Crusoe and Behn describe their foreign friends on the grounds of their clothing as well. The Caribs are natural, and naked, but the main character Oroonoko is not only clothed, but he looks so glamorous that he wishes to change into more slave like clothing. This indicates that the Negroes where clothes. Even if Oroonoko wants to look more like a slave, he only need change the style of clothing, not necessarily take it all off.
Xury is also a clothed man, as discussed in a previous section, Crusoe says we when saying that they observed the Negroes to be naked and black. The fact that we observed they were naked, indicates Xury is a clothed man. Friday also begins his role as a naked cannibal, yet when meeting Crusoe he becomes more European as he learns Crusoes language and must wear clothes (209).
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Friday is also taught to be Christian. Making him a Christian brings the reader closer to Friday, who at one point was a naked, cannibal savage.
It seems that in order for a foreign man to be accepted, he must become Christian. On page 212, Crusoe says He had bestowed upon them the same powers, the same reason, the same affections, the same sentiments of kindness and obligation, the same passions and resentments of wrongs He has given to us. Crusoe is linking the savages with the Europeans, and with the civilized people in the world. He feels that these people could have been the same as his people are, but because God did not show Himself to them, they lacked this civility. His word, as Crusoe describes, was hidden from so many millions of souls (212).
There is a priestcraft even amongst the most blinded ignorant pagans the policy of making a secret religions not only to be found in Roman, but perhaps among all religions in the world, even among the most brutish and barbarous savages (Defoe 219).
Crusoe clearly realizes that the cannibals have a way of life different than his, but they do not lack religion or prayer, as most had assumed of these savages. They are not Godless, except that they are without the Christian God. This brings the entire savage people closer to Crusoe and to the European man, since they too have religious beliefs and customs. Another indication of Friday coming closer to the European man, is when he says on page 250, you see English mans eat prisoner as well as savage man. Friday cannot distinguish between murder, which is committed by the European man, and cannibalism, which is committed by the savage natives.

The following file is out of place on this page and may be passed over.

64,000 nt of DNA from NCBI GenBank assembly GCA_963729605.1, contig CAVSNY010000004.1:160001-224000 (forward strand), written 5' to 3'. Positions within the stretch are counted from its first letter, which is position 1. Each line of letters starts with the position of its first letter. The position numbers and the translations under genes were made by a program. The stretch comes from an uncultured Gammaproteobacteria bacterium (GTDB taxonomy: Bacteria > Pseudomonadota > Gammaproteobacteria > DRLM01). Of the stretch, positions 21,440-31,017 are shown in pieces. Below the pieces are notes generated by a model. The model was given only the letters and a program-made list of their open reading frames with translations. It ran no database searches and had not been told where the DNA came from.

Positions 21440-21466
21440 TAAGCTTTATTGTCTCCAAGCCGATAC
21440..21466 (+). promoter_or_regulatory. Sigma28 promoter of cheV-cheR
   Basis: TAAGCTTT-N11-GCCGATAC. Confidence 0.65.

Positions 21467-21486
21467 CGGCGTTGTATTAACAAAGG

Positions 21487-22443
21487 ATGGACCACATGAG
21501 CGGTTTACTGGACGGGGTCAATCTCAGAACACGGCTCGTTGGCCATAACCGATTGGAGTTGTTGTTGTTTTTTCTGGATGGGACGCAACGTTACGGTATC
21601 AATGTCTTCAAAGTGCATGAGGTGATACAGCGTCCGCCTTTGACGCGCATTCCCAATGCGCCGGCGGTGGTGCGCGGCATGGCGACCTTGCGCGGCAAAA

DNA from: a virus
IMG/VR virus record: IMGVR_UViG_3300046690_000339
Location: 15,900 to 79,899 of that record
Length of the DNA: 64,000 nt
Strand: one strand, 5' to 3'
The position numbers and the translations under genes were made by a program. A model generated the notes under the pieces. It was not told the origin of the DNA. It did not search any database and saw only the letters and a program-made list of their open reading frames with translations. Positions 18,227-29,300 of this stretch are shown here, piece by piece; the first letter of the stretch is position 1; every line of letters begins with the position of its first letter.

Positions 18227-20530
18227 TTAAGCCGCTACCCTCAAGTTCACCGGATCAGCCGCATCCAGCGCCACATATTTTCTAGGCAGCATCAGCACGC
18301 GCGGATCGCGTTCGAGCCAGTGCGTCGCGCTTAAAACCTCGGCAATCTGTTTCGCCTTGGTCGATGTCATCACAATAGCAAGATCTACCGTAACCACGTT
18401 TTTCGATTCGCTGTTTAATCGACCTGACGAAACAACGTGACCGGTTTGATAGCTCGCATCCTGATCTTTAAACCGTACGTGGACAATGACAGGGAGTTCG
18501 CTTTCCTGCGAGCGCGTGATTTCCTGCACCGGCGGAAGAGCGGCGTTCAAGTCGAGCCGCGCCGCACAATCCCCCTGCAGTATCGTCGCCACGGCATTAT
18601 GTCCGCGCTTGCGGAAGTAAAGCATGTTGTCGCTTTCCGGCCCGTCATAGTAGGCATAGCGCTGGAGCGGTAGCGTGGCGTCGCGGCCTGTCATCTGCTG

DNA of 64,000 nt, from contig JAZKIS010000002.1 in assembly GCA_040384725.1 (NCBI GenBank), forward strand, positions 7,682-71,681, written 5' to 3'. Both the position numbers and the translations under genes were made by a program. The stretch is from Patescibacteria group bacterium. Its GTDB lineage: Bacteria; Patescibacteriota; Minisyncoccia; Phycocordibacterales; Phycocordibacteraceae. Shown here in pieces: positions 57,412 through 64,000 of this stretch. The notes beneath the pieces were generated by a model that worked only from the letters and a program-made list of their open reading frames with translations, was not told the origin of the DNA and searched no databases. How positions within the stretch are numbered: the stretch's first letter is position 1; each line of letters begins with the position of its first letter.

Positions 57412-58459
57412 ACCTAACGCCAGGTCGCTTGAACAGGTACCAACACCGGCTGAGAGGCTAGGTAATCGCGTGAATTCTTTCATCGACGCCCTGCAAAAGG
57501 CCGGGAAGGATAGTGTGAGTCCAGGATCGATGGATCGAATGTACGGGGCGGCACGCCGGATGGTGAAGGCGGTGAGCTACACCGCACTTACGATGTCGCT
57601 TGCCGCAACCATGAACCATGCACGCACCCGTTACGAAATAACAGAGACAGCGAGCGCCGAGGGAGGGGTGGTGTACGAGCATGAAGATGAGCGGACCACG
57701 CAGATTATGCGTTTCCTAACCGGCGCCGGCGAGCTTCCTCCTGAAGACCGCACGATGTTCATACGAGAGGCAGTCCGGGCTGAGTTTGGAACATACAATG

He assumes that as a prisoner he will naturally be eaten as well, since that is his custom. Crusoe clarifies that I am afraid they will murther them indeed, but you may be sure they will not eat him. Defoe seems to be indicating that although there are differences in the two peoples savagery, murder and cannibalism are equally wrong. The fact that Friday is shown as not understanding murder without cannibalism proves to make the reader sympathize with his ignorance in the matter, and that they both commit the same thing because they both result in the death of other people. In both Oroonoko and Robinson Crusoe, the foreigner is described as a European to serve the European audiences background, and allow them to welcome and understand the exotic other. The European audience not only accepts the exotic people, land and customs, but they are also able to compare themselves sympathize with them.
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In making the foreigner more similar to the European, both authors were able to attract an English audience, and keep them interested not only in the material and physical attributes of these people, but also in their ethics and morale. Through these two novels, readers of 17 th and 18 th century literature can understand what modifications authors had to make, in order to grab an audience and maintain its interest, and also understand the Europeans opinion of different nations at that time.